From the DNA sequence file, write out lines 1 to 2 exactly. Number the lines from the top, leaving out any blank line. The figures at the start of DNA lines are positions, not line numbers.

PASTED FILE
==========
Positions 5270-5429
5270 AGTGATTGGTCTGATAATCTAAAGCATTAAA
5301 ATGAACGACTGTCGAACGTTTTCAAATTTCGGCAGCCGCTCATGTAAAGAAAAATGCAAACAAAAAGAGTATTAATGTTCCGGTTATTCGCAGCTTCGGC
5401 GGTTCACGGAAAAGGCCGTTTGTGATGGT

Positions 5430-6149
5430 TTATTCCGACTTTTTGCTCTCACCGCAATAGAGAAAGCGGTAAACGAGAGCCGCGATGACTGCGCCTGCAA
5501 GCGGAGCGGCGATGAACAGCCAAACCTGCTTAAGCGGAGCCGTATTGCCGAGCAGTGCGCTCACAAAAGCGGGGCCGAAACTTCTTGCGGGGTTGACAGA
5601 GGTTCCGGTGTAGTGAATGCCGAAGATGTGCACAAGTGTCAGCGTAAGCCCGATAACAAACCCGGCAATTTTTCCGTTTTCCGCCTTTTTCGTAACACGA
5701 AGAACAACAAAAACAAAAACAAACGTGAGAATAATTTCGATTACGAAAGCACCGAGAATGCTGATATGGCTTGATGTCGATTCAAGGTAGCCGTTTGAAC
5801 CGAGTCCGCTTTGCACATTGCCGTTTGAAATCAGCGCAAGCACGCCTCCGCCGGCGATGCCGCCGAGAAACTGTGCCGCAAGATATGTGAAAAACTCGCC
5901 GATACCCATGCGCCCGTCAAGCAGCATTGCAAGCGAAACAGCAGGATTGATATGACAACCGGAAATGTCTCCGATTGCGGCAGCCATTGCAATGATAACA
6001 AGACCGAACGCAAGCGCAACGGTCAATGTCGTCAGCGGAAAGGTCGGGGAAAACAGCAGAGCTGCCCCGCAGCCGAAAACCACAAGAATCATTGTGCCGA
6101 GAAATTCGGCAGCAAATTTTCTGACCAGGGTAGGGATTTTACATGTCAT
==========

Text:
Positions 5270-5429
5270 AGTGATTGGTCTGATAATCTAAAGCATTAAA